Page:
MLB Ball Park Staff Can Make a World of Difference

Monday March 19, 2012

‘Douglas Chuck Booth’ (Baseball Writer and @chuckbooth3024 on twitter)- In 2007, MLB Opening Week experienced massive snowstorms along the Eastern Seaboard.  Several teams had to cancel games and reschedule them for later in the year.  I happened to have a bought a car near London, Ontario that I was driving all the way across America to return to Vancouver B.C Canada that week.  As I was visiting baseball parks, they were being snowed out.  I tried for the Great American Ball Park in Cincinnati only for it to have been snowed out.  I extended my trip by a day to make up the game in Cincy.  I watched the game in a snow storm.  I then went to Cleveland to try my luck at Progressive Field.  By the time I made it to the park, it was under a foot of snow.  I had been hoping to see a doubleheader with the Seattle Mariners being the away team.  Not the case, at least I parked at the Rock ‘N Roll Hall of Fame and had something to do in Cleveland instead of watching baseball.

I squeezed ‘Toronto’s Rogers Center’ back in before making my way to Wrigley Field in North Chicago.  Again snow ravaged the park and prevented the game from being played.  This was only game one of my new doubleheader though.  I drove up 100 miles to Miller Park to see it for the very first time.  It wasn’t your usual set of circumstances.  In fact, the Milwaukee Brewers were not even in town.   So who was playing you ask?  The Milwaukee Brewers graciously lent out their ballpark to the Cleveland Indians to host a series versus the L.A. Angels of Anaheim.  The Indians already had four consecutive games cancelled due to inclement weather.

This impromptu series gave fans a chance to pay bottom prices for premium seats.  I bought a row 7 ticket behind the on-deck circle on the First Base side.  My cost was $10.  I drove to Milwaukee in a snow blizzard, so I could not wait to enter the park.  The Head Manager of Staff Operations was taking out some of his time to talk to the fans who were braving the elements outside to await entry into these baseball gates.  This man was telling us how quick the Park staff jumped at the chance to help the Indians, Angels and MLB out.  I felt good about this.  Here you had employees who thought they were going to have time off to themselves, being called in to work this series in the worst possible weather and at the last-minute.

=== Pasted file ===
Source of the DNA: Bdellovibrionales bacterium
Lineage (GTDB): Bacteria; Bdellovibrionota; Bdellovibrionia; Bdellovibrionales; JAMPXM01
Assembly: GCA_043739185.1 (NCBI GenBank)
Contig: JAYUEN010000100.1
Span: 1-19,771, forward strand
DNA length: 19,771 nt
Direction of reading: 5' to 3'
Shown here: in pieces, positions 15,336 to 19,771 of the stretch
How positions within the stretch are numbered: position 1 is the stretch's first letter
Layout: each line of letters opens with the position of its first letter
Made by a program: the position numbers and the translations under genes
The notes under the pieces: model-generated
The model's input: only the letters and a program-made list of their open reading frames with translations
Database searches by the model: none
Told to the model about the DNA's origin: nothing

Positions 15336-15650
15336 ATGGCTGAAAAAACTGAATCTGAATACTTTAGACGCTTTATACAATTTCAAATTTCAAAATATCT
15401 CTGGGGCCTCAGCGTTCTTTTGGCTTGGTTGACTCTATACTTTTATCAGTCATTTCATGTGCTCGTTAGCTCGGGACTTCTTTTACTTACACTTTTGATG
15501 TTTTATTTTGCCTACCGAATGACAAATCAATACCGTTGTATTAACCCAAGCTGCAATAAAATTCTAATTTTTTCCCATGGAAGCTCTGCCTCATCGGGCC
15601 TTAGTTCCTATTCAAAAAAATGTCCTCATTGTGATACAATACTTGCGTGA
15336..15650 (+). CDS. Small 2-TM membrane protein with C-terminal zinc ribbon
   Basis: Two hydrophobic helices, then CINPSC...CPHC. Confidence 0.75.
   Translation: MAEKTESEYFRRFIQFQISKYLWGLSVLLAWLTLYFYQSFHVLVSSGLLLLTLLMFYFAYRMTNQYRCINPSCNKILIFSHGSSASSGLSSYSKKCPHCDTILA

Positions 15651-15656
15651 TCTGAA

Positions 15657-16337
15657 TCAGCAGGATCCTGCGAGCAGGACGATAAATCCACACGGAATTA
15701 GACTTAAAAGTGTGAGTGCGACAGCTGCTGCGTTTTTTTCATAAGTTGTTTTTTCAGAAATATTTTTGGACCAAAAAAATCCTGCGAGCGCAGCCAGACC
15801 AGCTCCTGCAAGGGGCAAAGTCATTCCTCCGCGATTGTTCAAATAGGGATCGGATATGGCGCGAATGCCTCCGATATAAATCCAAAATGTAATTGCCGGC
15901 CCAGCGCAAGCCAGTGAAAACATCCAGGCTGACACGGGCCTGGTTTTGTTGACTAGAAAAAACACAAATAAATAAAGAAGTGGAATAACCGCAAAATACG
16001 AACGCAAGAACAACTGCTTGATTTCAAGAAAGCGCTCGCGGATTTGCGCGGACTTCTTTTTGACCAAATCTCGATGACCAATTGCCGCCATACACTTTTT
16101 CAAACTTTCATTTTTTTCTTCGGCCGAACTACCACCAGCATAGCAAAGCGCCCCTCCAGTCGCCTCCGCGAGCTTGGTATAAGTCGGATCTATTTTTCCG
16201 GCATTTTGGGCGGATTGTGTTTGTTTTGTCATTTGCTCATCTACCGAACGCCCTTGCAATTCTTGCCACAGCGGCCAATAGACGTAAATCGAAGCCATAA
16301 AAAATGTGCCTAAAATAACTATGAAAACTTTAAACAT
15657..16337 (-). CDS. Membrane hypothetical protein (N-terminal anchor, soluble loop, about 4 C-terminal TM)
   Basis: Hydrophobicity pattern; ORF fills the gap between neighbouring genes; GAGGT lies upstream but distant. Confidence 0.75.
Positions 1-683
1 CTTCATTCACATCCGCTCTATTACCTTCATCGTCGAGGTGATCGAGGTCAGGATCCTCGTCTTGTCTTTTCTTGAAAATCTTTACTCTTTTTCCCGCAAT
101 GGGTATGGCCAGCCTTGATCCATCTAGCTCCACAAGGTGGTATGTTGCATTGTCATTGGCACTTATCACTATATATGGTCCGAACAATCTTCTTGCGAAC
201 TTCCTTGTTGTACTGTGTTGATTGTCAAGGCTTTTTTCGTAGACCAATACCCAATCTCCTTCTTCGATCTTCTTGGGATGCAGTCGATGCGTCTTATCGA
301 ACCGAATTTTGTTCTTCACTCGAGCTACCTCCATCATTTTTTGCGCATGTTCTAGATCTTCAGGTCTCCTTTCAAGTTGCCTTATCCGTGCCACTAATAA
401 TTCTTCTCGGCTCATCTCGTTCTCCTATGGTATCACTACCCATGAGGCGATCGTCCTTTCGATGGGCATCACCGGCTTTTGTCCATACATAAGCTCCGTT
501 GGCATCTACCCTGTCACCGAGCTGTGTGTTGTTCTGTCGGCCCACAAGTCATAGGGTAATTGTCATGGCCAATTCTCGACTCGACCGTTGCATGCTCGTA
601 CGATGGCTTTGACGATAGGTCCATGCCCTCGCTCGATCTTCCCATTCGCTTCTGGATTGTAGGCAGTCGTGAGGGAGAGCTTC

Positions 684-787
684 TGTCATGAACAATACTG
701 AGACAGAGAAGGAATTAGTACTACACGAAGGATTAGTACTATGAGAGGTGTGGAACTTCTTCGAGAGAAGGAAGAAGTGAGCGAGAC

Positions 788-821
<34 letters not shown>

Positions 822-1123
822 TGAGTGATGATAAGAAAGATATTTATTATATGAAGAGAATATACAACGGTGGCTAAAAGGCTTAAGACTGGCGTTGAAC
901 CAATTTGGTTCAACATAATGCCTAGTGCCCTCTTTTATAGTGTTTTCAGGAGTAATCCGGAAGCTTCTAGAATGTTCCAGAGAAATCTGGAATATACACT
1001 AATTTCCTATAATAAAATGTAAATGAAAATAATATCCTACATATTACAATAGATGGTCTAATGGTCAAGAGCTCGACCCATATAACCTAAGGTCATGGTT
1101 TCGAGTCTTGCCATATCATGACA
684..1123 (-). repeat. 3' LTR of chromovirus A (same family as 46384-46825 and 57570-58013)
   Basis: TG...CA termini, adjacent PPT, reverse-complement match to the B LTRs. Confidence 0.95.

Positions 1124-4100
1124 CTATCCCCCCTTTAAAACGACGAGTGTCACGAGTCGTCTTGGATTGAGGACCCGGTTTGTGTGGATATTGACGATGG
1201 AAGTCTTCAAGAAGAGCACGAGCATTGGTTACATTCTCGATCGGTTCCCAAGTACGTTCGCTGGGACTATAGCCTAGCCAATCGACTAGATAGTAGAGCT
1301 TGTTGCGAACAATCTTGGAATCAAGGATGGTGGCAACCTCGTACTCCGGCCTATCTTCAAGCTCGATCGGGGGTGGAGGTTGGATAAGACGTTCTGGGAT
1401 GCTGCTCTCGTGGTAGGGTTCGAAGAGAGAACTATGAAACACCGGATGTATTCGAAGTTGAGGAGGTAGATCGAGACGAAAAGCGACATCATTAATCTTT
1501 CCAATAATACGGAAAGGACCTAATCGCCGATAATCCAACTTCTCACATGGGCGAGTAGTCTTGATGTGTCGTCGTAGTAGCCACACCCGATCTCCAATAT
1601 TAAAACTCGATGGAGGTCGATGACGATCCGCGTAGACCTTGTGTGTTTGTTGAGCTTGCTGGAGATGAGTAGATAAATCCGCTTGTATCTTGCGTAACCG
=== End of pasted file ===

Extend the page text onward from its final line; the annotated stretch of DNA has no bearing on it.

The response in the two days was unbelievable.  In  both games, the attendance for this park was over 20,000 people.  The employees at Miller Park were so accommodating to the fans.  Their park was on ultimate display because of an act of generosity from the Brewers ownership.  If that wasn’t enough, most of the fans that came out to the game were Milwaukee Brewers fans.  I stood in amazement how ushers, the ticket office, the concession workers and other park staff all knew their most loyal fans at the park and vice-versa.  It gave me the sense that you were being welcomed as a guest in someone’s home.  As a fan who never had been to a game at Miller Park, I saw all of the intangibles that make this park great.  The food, the sausage races, the tailgating, Bernie Brewer was there to ride the slide if Cleveland hit a home run.  The slow-motion wave turned into a speed demon crowd wave was fun to participate in and witness.  Somehow I get the feeling other parks would not have come out looking so great.

This topic will be brought up again on another date for those guys.  What makes this story even better is the Milwaukee staff remembering me as an individual when I came back for my World Record Attempts in 2008 & 2009.  The staff went as far as to write the Guinness Book of World Records evidence department on my behalf when I needed to clarify some evidence up. Six different ushers signed Affidavits of my physical person being at the ballpark before first pitch in  what ended up being a successful Cubs and Brewers doubleheader bid in 2009.

The city of Milwaukee has quickly become one of my favorite places to visit in the USA.  I routinely start or end all of my baseball trips there now.  The city offers great deals on hotels, car rentals, food and they have one of the best ballparks in the Major Leagues.  Maybe now, I can see why the park staffing seems so happy to welcome you to their park and city.  As a paying fan, it is just nice to feel that way.

Kudos to you the staff of Miller Park, keep up the great work and I will see ya on April.21/2012!  All the other teams should pay attention to your (B.T.E-Better Then Expected) attitude and implement the same philosophy at their own parks!

*** Thank you to our Baseball Writer- Douglas “Chuck” Booth for preparing today’s feature on MLB reports.  To learn more about “The Fastest 30 Ballgames” and Chuck Booth, you can follow Chuck on Twitter (@ChuckBooth3024) and click here for Chuck’s website, To Purchase or read about “The Fastest 30 Ballgames Book” please click here ***


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About chuckbooth3023

I played competitive baseball until 18 years old and had offers to play NCAA Division 1 University Baseball at Liberty University. Post-concussion symptoms from previous football and baseball head injuries forced me to retire by age 19. After two nearly made World Record Attempts in 2008, I set a New World Record by visiting all 30 MLB Parks (from 1st to last pitch) in only 24 Calendar Days in the summer 0f 2009. In April of 2012, I established yet another new GWR by visiting all 30 Parks in only 23 Calendar Days! You can see the full schedule at the page of the . In 2015, I watched 224 MLB Games, spanning all 30 MLB Parks in 183 Days. Read about that World Record Journey at

Posted on March 19, 2012, in The Rest: Everything Baseball and tagged , , , , , , , , , , , . Bookmark the permalink. 1 Comment.

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